Improving Cyber Security through Cyber Insurance and Data Analytics
March 3, 2017
Attempts to improve the state of cyber security have been on the rise over the past decade. In addition to enhancing existing software and infrastructure, there is a parallel need for incentivizing the adoption of these improved security practices by end users and organizations. My research aims to design such incentive mechanisms, and to leverage advances in data analytics for informed cyber-policy design.
In this talk, I will first discuss the design of cyber insurance contracts, with an emphasis on users’ unobservable security decisions (moral hazard) and their interdependence in security. I will demonstrate the role of cyber insurance in instilling commitment towards improved cyber security by leveraging users’ interdependence. In addition, I will describe how predictive analytics based on machine learning techniques can be used as a tool for improving the design of these cyber-insurance contracts, and also for regulating security information sharing agreements.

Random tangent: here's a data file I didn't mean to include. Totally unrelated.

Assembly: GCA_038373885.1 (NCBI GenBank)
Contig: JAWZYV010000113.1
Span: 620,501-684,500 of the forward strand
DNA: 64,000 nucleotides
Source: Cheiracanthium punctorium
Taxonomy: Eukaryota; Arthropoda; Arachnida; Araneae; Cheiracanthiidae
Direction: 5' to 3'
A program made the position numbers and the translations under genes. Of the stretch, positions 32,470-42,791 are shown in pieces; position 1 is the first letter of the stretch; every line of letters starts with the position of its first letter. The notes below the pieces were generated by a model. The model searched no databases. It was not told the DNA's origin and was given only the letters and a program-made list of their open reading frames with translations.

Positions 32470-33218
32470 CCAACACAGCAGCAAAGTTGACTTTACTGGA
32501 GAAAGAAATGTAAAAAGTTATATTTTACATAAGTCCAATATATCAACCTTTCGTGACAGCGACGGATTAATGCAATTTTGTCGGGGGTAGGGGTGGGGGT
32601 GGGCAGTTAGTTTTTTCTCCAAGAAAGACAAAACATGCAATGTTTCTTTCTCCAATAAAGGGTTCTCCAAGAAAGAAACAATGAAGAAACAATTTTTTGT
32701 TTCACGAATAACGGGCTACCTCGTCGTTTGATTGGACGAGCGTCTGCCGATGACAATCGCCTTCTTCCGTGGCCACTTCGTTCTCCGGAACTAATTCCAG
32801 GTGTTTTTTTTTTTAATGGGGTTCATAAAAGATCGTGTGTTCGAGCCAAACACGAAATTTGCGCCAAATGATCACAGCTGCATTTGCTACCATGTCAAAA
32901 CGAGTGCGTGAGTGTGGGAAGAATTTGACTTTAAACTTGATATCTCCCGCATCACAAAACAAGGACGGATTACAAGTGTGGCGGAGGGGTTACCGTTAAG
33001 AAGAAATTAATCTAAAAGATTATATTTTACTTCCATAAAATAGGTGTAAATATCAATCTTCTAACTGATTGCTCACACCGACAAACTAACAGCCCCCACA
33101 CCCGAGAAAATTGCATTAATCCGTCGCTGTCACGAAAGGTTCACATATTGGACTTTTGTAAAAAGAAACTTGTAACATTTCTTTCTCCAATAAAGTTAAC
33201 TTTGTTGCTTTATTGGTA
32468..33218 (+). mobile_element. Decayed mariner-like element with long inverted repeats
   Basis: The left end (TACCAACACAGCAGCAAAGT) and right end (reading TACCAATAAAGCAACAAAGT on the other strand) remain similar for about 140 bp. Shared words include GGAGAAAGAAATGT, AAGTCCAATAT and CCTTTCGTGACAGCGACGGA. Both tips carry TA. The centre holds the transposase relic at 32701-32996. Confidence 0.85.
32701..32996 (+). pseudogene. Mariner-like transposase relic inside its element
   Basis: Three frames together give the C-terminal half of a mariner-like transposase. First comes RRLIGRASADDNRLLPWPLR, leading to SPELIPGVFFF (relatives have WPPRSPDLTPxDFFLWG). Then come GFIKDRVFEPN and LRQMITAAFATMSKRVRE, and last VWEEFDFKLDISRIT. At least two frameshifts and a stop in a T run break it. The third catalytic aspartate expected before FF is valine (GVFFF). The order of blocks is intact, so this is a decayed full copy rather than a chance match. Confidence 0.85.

Further, I will present a game-theoretic framework for understanding individual users’ decisions towards security investments, and in particular, the effects of the network structure on the outcomes of their interactions. I will discuss how our findings extend several existing results in the literature, as well as their applications in other domains, including the study of spread of research and innovation, financial markets, and environmental pollution reduction policies.
Bio: Parinaz Naghizadeh is a postdoctoral research fellow in EECS at the University of Michigan. Her research interests include cyber security, game theory, network economics, optimization, and data analytics. She received her Ph.D. in electrical engineering from the University of Michigan in 2016, M.Sc. degrees in electrical engineering and mathematics, both from the University of Michigan, in 2013 and 2014, respectively, and a B.Sc. in electrical engineering from Sharif University of Technology, Iran, in 2010. She was a recipient of the Barbour scholarship in the 2014-15 academic year.